The draft comprehensive plan approved by the Garrett County Planning Commission considers ridgelines as a sensitive area in need of protection, which could prevent the development of wind turbines if the plan is passed and regulations are put in place. "The next series of changes we would need to make would be to our regulations themselves," John Nelson, director of Planning and Land Development, said at the Wednesday planning commission meeting. "This text makes recommendations to that effect. ... We're looking at the adoption of this plan around July 1." ...If that is completed within a timely manner with no complications, the plan could be ready for the county commissioners' approval as early as July. To implement the recommendations into regulations for sensitive areas, like the ridge tops, could take anywhere from six months to one year. Barbara Boone of Oakland said that the regulations, as recommended in the comprehensive plan, wouldn't be enough to zone areas where wind turbines could be placed properly.
The Garrett County Planning Commission approved 6-1 a recommendation to the county commissioners for a referendum vote on county-wide zoning. "The county commissioners have said they wouldn't support it without referendum," Troy Ellington, chairman, said. "We are going to ask the commissioners to request county-wide zoning again be put up for referendum vote." This came following a request by Oakland resident Barbara Boone that the planning commission consider an Adequate Public Facility Ordinance, which would allow local government to deny or delay new developments if existing services could not support them. It would require developers to prove there would be adequate services for new developments they propose.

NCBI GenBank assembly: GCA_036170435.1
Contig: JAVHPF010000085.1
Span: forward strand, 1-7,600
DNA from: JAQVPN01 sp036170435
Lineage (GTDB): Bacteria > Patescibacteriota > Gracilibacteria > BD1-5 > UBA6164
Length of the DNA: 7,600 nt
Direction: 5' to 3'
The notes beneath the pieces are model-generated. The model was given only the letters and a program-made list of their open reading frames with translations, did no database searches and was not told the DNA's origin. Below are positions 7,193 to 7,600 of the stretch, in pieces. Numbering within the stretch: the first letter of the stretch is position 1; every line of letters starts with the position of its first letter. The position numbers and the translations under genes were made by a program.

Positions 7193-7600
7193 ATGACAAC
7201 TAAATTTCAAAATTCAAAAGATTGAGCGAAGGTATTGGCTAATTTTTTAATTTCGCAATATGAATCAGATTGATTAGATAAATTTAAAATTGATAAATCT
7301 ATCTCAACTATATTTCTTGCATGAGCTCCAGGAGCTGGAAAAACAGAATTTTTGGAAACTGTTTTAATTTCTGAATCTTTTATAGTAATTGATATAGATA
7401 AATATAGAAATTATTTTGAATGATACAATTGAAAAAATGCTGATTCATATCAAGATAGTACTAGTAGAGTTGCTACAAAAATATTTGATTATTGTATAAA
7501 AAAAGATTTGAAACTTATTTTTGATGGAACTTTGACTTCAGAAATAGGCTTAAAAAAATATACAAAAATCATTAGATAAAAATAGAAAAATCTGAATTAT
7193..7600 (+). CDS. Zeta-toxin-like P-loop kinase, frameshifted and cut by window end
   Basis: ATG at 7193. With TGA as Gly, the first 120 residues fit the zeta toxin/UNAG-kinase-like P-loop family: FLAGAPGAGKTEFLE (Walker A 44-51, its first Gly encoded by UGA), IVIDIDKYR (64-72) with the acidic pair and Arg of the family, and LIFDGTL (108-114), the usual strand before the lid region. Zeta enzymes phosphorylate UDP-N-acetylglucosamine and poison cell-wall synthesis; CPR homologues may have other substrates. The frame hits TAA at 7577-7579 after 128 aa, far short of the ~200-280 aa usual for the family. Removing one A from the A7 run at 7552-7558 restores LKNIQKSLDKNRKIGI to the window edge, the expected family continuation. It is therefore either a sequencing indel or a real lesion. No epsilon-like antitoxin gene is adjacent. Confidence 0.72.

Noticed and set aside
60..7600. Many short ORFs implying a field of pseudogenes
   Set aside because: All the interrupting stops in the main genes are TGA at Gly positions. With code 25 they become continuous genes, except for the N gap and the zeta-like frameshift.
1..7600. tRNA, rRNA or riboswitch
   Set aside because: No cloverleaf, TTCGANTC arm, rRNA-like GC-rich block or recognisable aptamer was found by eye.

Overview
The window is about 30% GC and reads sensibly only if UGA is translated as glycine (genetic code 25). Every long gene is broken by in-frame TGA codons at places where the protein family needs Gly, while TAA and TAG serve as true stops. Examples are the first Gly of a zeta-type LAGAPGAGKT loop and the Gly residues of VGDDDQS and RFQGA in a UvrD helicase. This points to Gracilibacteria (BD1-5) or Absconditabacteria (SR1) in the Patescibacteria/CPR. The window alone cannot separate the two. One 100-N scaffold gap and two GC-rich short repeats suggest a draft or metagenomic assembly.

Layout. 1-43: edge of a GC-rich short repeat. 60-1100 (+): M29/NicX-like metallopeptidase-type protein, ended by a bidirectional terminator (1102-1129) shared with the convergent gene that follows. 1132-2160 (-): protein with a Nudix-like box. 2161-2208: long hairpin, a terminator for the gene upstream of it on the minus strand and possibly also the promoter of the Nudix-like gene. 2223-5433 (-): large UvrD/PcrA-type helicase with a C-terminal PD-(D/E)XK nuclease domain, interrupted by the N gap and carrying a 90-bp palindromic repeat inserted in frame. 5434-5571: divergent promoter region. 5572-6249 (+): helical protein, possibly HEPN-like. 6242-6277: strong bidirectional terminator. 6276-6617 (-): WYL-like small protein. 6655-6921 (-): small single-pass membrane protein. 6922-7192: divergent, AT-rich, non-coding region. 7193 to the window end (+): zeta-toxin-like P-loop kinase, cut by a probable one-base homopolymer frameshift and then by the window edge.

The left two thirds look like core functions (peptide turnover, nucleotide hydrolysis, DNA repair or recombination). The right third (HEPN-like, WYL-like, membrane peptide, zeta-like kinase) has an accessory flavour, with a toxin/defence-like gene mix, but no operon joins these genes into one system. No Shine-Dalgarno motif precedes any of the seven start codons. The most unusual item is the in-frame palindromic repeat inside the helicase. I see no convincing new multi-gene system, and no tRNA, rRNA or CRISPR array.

The Maryland Public Service Commission will make the official decision on the Criterion Power Partners, LLC wind project on Backbone Mountain next week, but already PSC staff is recommending the company's request. "Staff recommends that the Commission grant Criterion's application," the recommendation reads. "... and advise Criterion that an exemption from the (Certificate of Public Convenience and Necessity) requirement does not limit the authority of any state or local authority ..." The document, available through the PSC Web site, states that Criterion, a subsidiary of Clipper Windpower Inc. of Carpinteria, Calif., will have to go through the necessary permitting processes, and that it should also include the approval of a stormwater/sediment erosion permit by Garrett County agencies, as the county had requested be done prior to the acceptance of the application.
"The announcement the other day wasn't an announcement against wind energy or alternative energy. It was an announcement to preserve the public lands that we hold in trust for future generations," said Rick Abbruzzese, an O'Malley spokesman. "The governor is interested in doing all that we can to find alternative energy sources here in Maryland," he said. "But it didn't make sense to do at this particular state park." O'Malley's decision has "absolutely no impact" on the renewable portfolio standards or RPS bill ..."
Gov. Martin O'Malley is to announce his administration's long-awaited decision on Saturday in western Maryland about whether to allow wind farms in state forests. State officials won't say what the decision is in this long-running debate, which has divided environmentalists and drawn overflow crowds to public meetings in western Maryland and in Annapolis. ...Some think he may announce a "split decision," saying that wind turbines may be permitted on state lands but only if they pass strict environmental review. The head of the Maryland Energy Administration, Malcolm Woolf, will be with O'Malley for the announcement, according to an invitation e-mailed to one person by Natural Resources Secretary John Griffin. That makes some think O'Malley's likely to give a nudge of some sort to wind power ...But others take heart from O'Malley's choice of locations for his announcement ...